American Public Power Association (APPA) President and CEO Joy Ditto on July 14 wrote to President Joseph Biden in opposition to using infrastructure funding legislation to encourage the privatization of public facilities.
“In general, privatizing public projects reduces local control, increases costs by providing a higher rate of return for investors, and, contrary to the perception, does nothing to increase project funding, which ultimately comes from residents of the community,” wrote Ditto in the letter. “As a result, while communities should consider all alternatives when assessing their infrastructure, the federal government should not tip the scales of those decisions by favoring privatization,” she said.
Ditto highlighted her concern over “the troubling bipartisan, bicameral interest in the federal government paying states, counties, and cities to sell their roads, bridges, and utilities to raise short-term cash for other infrastructure repairs. This so-called ‘asset recycling’ arguably failed in Australia – just four out of 16 Australian states and territories participated, and the program ended with unspent funding – and has failed to take off elsewhere.”
Ditto said in the letter that a comprehensive review of objective, data-based analyses “shows that up-front costs of privatized projects tend to be higher for several reasons, including higher transaction costs and higher financing costs. These analyses also find that real value of privatization is the extent to which the seller can shift risks onto the buyer, and that shifting those risks -- which can reduce later profits -- can be quite difficult to do.”
Lackluster results “may be driving declining public interest in privatization of infrastructure globally,” she wrote. Ditto pointed out that since 2006, the number and dollar value of new privatized projects has fallen by more than 70 percent in Europe, according to the European Investment Bank. Outside Europe, the number and dollar value of privatization projects in 2019 were roughly half what they were in 2012, according to the World Bank.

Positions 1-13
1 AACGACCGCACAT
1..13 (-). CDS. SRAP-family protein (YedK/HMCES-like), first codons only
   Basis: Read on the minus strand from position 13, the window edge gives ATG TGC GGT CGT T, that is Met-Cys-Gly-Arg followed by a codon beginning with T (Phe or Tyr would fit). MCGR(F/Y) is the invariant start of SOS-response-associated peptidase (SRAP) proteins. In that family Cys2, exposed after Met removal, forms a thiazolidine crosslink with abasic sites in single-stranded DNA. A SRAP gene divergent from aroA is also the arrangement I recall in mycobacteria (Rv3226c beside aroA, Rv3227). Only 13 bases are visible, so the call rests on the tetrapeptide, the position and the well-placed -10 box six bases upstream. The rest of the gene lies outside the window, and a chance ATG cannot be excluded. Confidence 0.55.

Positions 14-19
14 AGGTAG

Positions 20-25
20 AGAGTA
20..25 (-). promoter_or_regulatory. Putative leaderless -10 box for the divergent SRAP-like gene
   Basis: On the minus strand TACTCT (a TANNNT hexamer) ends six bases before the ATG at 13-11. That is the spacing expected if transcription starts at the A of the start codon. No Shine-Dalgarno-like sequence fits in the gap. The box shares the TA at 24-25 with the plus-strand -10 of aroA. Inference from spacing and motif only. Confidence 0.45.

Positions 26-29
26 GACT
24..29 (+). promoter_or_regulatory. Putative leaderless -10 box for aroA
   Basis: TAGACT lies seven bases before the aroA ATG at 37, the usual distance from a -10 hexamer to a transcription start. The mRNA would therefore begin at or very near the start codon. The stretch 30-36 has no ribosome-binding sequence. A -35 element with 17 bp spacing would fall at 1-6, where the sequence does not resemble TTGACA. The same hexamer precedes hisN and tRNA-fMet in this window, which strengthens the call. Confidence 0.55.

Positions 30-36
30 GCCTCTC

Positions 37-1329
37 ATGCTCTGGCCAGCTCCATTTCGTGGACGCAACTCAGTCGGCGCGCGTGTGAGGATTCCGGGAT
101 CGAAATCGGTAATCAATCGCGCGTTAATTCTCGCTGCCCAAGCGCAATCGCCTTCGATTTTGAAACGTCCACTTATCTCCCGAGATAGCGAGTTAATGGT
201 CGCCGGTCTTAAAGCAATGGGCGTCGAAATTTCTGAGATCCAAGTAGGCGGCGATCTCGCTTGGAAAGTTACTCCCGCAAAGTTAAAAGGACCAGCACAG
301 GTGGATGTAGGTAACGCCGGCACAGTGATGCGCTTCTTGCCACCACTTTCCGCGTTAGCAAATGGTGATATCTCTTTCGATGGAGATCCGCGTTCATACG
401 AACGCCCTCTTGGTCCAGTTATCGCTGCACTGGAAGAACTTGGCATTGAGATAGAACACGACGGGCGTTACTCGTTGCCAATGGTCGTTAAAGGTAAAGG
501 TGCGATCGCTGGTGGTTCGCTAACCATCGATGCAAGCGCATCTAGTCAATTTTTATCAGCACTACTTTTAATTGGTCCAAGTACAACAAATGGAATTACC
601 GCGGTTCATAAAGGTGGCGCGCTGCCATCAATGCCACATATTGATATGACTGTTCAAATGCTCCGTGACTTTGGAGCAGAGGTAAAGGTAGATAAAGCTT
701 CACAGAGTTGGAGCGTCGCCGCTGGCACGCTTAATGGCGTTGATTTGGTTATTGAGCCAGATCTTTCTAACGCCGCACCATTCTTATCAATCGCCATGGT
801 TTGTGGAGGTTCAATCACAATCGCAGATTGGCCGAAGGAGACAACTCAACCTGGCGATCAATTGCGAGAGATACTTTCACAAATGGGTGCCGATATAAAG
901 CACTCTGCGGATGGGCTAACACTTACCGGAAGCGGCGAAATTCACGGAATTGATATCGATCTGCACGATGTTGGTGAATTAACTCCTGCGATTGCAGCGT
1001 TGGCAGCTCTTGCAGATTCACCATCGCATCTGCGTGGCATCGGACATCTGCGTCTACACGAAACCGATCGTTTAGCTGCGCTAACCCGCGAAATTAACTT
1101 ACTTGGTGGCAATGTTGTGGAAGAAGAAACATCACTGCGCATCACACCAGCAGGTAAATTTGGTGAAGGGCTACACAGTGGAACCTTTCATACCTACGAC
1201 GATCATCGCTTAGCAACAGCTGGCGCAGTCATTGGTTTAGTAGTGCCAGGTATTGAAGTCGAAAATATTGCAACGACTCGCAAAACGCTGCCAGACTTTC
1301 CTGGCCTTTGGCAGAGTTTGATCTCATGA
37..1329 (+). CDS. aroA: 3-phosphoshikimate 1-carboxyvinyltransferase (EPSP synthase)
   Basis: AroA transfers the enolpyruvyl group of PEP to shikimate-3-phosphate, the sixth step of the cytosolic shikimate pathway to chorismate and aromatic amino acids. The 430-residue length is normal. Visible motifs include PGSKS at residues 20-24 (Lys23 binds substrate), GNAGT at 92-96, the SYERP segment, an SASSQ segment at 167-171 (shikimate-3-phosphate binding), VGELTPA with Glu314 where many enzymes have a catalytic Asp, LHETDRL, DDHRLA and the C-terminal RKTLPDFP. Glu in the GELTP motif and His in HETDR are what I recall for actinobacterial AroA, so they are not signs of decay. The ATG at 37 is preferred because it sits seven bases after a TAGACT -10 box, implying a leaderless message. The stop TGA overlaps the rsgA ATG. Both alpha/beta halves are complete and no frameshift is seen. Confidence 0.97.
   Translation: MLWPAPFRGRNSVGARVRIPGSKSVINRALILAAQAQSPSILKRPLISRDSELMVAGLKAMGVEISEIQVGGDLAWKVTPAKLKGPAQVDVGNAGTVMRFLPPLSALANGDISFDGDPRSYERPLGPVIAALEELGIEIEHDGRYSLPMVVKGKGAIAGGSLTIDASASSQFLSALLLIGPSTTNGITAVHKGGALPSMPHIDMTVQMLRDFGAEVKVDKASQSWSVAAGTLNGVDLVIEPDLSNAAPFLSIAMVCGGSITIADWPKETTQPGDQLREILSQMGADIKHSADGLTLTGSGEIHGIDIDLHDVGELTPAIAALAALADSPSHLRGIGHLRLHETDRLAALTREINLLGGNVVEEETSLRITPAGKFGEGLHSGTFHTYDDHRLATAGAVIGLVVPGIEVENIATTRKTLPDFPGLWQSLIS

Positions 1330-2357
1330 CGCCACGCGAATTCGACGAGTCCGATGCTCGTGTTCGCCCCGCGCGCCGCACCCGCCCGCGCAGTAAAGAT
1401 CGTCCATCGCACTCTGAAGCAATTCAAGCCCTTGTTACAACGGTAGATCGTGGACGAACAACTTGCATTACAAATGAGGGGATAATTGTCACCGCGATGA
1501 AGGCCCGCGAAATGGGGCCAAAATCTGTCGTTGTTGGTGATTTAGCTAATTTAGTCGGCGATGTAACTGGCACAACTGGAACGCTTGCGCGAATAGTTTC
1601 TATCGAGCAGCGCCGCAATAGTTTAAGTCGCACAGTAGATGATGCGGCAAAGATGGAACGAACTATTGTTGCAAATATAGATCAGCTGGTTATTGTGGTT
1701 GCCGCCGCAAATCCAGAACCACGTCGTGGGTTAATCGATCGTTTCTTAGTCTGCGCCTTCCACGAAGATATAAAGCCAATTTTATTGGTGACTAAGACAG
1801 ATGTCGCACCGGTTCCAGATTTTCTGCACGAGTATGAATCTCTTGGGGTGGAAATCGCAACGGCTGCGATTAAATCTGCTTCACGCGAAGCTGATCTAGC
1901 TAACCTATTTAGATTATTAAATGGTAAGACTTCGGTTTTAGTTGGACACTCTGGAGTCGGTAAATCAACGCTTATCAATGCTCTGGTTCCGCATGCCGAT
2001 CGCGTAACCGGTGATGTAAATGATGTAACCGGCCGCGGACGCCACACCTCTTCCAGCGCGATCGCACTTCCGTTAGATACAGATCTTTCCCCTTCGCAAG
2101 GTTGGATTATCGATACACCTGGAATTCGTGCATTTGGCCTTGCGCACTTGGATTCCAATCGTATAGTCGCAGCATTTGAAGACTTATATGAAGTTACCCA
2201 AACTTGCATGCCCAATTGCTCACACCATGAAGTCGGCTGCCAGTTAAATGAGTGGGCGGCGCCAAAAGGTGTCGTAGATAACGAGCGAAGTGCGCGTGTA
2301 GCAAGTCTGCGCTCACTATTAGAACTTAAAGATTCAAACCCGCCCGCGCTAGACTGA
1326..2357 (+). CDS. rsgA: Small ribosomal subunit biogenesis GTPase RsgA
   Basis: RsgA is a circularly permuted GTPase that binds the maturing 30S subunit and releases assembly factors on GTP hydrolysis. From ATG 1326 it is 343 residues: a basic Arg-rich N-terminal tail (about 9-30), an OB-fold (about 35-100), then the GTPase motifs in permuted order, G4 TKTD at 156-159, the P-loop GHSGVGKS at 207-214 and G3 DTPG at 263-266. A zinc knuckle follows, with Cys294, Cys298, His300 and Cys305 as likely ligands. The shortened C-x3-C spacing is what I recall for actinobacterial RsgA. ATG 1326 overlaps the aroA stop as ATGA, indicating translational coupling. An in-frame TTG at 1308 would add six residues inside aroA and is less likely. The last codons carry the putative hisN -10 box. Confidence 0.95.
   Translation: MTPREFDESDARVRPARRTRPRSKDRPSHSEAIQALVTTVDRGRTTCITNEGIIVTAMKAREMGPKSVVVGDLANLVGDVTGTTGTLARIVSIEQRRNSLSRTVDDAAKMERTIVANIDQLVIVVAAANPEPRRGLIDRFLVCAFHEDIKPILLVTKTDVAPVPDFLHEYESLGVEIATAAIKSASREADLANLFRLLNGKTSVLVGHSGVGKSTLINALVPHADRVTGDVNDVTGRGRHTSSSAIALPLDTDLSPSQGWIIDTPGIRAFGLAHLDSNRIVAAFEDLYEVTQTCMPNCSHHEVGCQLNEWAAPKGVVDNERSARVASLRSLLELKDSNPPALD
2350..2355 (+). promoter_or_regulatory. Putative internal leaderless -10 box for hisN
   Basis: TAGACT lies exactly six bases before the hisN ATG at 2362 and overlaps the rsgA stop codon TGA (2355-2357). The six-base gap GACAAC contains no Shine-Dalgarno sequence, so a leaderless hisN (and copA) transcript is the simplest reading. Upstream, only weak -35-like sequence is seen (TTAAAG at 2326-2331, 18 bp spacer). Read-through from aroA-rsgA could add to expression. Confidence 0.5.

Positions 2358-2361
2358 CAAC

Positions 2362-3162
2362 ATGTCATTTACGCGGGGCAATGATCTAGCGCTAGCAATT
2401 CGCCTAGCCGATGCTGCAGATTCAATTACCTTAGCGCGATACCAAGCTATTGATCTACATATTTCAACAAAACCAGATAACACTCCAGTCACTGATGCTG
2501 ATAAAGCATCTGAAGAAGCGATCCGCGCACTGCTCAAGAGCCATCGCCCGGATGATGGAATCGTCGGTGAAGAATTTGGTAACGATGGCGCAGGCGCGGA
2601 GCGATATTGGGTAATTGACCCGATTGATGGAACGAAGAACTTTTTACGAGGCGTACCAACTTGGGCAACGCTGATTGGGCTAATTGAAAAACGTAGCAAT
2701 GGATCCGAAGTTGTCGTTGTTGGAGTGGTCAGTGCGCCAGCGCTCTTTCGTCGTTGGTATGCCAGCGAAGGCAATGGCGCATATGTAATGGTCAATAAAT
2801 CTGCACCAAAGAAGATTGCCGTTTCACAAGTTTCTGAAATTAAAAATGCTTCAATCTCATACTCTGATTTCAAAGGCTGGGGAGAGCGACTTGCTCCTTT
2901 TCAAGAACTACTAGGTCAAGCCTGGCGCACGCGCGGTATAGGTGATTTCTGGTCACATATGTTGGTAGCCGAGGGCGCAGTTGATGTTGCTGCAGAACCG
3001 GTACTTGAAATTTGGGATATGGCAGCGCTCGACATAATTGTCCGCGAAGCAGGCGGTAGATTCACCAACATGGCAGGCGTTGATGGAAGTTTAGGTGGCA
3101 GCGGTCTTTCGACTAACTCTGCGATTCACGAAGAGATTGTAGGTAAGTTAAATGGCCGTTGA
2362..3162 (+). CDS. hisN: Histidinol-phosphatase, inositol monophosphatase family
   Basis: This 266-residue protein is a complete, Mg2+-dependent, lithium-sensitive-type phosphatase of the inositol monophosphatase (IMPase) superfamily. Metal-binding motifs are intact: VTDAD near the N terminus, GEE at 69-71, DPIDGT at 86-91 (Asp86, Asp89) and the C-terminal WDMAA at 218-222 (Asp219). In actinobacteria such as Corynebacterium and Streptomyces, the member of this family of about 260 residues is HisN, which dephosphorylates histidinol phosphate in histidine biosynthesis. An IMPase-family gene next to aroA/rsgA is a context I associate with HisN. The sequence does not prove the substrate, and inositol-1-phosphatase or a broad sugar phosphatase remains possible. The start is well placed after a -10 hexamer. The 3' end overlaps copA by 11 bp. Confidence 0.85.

“Conversely, private investment in U.S. infrastructure made through the purchase of tax-exempt municipal bonds has rebounded since 2011: more than $2 trillion in new investments in the last decade and $300 billion in 2020 alone. Most municipal bonds are held by retail investors, such as retirees, union workers, and average American workers with 401k plans, who receive a rate of return commensurate with the relatively low risk.”
Privatizing public facilities “will not get the private sector ‘off the bench.’ Often, privatized project financing comes from investors purchasing private activity bonds instead of municipal bonds. And, insofar as overseas investors or private equity firms are providing a new pool of financing, they are replacing traditional investors, but demanding a much higher rate of return,” Ditto said.
“Likewise, one governor recently defended a privatized express lane project saying it will 'cost the state nothing.' But, of course the ‘state’ itself never pays for anything, people do through income taxes, sales taxes, and user fees. Privatizing a public facility doesn’t change that, except perhaps to increase the costs paid as I discussed above.”
Ditto said she takes it “as good news that it appears that in discussing asset recycling, policymakers are not discussing the sale of federal assets, such as the Power Marketing Administrations (PMAs) and the Tennessee Valley Authority (TVA).”
The costs to run the PMAs and TVA are paid by customers and not the federal government and none of the costs are borne by taxpayers. “Furthermore, there is no factual evidence that selling the transmission assets of the PMAs would result in a more efficient allocation of resources. Rather, it is much more likely that any sale of these assets to private entities would result in attempts by the new owners to charge substantially increased transmission rates to PMA customers for the same service they have historically received,” Ditto wrote.